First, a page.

Europa’s potential to support life may have increased by geographical observations. Reuters Note researchers have discovered similarities between the double ridges on the surface of the Jovian moon and the smaller-scale equivalents in Greenland. As the Greenland ridges were formed by subsurface water freezing, this suggests that Europa’s partners formed in a similar way. That, in turn, would indicate a large amount of liquid water needed to support life similar to that on Earth.
The geographical features are not only common on Europa, but are also large enough that the pockets of water for these ridges are about the same size as North America’s Lake Erie. They are also relatively shallow (about 0.6 miles below the surface), placing them close to other chemicals that could have helped form life.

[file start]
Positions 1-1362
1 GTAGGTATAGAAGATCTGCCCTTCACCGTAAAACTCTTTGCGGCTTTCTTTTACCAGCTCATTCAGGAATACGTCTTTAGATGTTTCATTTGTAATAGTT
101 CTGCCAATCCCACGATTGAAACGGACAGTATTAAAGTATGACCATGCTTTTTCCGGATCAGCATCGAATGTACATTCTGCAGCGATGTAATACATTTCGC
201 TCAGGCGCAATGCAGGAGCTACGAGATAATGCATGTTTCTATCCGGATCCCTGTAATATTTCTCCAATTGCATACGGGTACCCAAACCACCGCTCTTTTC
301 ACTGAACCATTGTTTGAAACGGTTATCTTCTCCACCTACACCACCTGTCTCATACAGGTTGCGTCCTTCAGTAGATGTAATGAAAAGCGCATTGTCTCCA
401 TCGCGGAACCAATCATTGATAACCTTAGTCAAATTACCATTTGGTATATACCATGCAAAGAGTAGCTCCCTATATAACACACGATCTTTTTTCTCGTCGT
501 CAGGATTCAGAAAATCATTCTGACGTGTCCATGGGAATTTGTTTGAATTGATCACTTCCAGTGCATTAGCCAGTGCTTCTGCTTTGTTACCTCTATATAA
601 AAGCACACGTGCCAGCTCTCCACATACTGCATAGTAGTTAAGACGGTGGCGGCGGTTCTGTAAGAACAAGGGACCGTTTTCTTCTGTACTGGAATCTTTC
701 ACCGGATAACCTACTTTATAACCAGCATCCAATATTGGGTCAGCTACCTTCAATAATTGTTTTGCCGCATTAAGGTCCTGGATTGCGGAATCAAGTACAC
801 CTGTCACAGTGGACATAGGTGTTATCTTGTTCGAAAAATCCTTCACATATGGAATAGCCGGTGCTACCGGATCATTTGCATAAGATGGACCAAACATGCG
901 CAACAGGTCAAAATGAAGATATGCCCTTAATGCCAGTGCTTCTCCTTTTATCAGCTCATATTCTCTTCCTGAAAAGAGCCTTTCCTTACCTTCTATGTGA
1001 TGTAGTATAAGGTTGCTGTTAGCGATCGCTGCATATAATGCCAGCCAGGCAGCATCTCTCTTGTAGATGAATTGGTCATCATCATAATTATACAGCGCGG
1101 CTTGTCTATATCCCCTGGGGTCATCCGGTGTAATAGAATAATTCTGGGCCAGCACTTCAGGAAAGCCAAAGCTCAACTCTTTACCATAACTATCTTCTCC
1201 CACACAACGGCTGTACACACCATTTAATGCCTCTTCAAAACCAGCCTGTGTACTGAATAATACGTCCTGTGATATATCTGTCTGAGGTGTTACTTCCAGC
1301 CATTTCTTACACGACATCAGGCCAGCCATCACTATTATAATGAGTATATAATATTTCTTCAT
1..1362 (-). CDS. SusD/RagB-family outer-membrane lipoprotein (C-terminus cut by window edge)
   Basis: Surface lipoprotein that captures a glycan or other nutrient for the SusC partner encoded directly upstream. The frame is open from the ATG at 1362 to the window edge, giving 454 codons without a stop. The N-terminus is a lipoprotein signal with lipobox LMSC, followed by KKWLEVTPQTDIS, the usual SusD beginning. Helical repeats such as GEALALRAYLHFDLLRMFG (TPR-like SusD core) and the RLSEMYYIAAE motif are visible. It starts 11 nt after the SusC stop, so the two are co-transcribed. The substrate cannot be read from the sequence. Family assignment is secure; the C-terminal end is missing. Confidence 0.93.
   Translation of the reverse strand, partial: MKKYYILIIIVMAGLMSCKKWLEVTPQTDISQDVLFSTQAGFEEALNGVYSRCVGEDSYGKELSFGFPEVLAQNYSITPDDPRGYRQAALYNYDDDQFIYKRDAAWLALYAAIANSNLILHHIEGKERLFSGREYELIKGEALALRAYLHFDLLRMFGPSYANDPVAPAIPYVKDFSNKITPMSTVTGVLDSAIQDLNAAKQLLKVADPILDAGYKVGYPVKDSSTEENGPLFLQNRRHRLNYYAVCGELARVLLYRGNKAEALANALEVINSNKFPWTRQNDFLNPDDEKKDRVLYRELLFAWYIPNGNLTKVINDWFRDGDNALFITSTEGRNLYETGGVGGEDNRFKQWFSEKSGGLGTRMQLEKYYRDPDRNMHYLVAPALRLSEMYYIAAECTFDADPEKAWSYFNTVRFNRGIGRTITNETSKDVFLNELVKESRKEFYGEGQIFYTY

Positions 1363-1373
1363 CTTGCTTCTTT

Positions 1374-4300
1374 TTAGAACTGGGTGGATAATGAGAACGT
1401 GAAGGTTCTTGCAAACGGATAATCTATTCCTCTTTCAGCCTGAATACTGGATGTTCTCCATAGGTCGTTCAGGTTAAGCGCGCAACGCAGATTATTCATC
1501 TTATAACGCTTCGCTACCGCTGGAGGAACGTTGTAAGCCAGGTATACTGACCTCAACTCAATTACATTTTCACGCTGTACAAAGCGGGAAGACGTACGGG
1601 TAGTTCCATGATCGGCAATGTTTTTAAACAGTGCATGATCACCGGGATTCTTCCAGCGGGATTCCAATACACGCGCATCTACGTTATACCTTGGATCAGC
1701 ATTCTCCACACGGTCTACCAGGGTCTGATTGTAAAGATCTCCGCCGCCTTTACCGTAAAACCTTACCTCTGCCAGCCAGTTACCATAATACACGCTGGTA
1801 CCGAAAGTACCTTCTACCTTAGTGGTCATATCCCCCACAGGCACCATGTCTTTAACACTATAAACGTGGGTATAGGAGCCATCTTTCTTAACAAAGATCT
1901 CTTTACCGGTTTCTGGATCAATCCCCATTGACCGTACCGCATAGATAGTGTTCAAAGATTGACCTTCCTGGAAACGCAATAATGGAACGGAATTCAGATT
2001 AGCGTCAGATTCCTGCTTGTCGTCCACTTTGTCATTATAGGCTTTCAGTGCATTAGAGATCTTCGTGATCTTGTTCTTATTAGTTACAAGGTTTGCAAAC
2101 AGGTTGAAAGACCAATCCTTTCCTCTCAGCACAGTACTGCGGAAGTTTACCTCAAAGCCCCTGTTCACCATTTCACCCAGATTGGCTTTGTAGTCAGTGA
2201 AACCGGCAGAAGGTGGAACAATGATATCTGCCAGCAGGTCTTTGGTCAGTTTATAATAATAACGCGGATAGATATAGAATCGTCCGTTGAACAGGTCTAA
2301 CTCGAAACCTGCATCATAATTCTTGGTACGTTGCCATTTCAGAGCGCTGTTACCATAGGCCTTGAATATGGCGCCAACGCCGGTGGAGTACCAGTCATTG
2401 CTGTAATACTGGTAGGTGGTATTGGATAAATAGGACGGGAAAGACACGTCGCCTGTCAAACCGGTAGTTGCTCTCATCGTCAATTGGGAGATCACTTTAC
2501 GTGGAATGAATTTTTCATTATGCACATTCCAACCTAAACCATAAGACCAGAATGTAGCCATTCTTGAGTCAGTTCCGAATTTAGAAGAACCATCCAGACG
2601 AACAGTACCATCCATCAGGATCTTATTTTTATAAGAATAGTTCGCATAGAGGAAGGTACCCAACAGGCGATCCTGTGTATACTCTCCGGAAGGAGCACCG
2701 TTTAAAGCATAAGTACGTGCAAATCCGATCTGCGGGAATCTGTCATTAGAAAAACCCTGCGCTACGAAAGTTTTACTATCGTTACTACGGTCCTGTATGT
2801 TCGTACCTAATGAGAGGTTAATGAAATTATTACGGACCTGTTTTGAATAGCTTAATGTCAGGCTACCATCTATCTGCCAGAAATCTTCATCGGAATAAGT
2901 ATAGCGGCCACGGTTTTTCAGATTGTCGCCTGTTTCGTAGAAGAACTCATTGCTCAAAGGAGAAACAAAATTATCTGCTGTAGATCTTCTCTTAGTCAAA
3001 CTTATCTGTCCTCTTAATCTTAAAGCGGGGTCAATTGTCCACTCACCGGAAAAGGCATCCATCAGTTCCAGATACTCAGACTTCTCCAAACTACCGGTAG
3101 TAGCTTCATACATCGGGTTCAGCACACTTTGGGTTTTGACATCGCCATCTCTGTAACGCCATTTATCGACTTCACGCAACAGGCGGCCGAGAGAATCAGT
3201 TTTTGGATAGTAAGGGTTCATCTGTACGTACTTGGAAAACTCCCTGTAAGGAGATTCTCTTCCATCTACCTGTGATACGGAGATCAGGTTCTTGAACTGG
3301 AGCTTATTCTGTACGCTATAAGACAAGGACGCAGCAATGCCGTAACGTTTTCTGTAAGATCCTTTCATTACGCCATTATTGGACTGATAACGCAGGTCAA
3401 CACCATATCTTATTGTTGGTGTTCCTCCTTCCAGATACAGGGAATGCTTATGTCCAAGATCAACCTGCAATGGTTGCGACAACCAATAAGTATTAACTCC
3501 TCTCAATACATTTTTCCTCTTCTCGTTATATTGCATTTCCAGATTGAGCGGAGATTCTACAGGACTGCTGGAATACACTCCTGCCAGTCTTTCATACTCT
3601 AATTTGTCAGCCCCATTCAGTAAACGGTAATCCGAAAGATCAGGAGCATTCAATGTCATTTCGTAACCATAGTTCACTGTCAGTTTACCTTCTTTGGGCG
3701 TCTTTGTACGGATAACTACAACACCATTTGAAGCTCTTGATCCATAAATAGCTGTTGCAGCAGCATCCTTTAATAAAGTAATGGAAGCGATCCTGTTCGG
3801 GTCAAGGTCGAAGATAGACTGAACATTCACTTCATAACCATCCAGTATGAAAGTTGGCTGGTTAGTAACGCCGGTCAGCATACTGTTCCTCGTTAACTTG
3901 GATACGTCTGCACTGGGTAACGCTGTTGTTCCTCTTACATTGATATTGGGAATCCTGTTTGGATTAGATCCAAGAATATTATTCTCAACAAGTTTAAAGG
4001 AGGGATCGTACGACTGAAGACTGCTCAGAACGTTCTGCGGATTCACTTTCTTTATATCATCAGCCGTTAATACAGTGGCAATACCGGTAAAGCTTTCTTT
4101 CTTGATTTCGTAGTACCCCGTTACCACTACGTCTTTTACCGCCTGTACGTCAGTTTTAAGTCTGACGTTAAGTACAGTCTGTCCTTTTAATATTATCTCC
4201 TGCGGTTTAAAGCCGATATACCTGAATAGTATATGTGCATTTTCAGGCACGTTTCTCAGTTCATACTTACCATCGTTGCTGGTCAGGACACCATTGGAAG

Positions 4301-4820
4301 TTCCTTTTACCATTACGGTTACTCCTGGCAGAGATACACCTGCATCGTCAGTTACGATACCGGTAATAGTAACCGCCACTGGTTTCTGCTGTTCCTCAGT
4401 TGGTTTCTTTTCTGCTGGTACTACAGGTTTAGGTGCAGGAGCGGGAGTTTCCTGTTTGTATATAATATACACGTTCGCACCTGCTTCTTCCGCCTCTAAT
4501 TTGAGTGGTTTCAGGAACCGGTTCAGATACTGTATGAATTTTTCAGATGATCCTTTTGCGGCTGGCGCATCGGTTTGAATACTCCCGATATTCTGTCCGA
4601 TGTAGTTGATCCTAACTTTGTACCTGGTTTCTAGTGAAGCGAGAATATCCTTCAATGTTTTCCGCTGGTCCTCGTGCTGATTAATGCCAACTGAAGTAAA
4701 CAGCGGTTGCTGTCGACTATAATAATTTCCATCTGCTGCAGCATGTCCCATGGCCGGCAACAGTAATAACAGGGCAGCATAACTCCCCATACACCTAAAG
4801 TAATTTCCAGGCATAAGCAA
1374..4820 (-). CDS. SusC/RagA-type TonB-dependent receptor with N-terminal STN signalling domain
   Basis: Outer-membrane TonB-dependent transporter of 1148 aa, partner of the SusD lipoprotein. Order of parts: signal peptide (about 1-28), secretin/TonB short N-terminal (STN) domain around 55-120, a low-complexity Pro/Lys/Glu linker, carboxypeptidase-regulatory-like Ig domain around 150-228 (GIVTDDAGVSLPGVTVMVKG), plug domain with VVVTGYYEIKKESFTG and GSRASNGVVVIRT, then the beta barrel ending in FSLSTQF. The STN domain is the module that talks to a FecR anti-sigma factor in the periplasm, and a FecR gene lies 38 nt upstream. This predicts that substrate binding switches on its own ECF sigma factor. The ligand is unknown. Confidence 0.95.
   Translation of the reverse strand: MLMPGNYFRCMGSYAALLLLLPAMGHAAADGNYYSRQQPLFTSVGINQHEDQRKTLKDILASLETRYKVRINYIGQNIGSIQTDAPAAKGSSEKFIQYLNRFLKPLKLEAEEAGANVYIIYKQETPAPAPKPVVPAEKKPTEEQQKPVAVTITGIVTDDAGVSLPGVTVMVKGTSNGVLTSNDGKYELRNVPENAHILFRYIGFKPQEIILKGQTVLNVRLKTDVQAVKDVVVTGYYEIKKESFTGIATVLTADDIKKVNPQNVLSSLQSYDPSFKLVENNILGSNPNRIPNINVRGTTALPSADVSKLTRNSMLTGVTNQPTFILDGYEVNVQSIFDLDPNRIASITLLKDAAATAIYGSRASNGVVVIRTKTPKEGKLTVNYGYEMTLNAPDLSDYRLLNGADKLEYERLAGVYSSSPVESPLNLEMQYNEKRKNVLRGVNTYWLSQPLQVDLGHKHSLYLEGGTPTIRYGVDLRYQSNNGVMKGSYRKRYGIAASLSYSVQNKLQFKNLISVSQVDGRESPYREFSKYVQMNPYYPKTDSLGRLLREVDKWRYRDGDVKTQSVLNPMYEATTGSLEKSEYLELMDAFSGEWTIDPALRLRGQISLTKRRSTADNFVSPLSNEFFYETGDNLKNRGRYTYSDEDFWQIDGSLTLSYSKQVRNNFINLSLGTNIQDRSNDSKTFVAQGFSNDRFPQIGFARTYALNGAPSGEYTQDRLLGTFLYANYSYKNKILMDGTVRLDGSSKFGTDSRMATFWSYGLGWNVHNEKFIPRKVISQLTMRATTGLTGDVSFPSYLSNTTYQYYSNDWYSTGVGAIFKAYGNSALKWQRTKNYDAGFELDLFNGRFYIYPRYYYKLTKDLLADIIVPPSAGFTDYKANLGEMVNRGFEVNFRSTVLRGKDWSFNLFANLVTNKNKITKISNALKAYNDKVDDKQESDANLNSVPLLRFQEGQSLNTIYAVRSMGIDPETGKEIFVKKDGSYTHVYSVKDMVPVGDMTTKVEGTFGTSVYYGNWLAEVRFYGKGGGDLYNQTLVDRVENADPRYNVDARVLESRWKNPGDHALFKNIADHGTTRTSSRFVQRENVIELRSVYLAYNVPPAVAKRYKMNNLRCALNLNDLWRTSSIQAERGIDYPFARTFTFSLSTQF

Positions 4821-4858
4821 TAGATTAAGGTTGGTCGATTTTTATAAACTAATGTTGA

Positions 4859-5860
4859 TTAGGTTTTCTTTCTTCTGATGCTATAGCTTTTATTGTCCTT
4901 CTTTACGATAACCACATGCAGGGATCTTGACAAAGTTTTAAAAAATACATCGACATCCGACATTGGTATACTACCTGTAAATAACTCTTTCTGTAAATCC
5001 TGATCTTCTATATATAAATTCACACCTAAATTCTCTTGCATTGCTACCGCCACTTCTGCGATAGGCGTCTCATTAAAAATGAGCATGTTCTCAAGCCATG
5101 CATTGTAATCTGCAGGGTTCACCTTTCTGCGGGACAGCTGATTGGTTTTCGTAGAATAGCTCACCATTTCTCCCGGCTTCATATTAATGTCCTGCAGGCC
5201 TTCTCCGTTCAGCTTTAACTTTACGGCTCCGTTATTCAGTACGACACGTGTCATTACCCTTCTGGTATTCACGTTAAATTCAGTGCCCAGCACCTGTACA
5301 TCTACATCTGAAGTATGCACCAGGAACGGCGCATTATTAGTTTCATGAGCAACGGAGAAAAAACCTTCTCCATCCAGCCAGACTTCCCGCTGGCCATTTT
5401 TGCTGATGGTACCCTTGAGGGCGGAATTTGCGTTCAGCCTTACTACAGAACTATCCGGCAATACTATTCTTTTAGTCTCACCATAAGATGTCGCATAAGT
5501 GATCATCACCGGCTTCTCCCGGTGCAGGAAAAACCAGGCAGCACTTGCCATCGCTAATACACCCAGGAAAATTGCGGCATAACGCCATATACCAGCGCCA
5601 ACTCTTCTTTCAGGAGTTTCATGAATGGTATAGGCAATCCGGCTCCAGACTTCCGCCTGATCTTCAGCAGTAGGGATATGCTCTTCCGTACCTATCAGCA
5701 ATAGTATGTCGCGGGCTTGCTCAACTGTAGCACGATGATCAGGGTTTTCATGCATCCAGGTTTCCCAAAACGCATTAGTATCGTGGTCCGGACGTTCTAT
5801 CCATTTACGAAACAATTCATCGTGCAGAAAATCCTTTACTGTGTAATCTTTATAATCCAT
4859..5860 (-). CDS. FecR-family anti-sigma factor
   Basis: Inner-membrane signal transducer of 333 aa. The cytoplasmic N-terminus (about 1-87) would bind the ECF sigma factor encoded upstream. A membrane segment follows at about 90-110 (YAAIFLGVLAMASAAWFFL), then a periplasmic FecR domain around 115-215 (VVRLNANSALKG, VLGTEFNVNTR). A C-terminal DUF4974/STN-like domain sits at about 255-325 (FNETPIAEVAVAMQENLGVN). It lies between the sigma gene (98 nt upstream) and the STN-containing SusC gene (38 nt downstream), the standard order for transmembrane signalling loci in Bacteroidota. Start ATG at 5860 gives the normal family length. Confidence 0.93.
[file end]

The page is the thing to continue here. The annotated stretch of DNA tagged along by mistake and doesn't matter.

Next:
There is as yet no direct sign of life on Europa, and likely won’t be for long. NASA is launching Europa Clipper spacecraft in 2024, but it won’t reach orbit until 2030. Even so, comparing Greenland strengthens the case for investigating Jupiter’s fourth-largest moon. It suggests that at least some conditions are suitable for life, even if factors like extreme cold (up to -260F at the equator) limit what’s possible.
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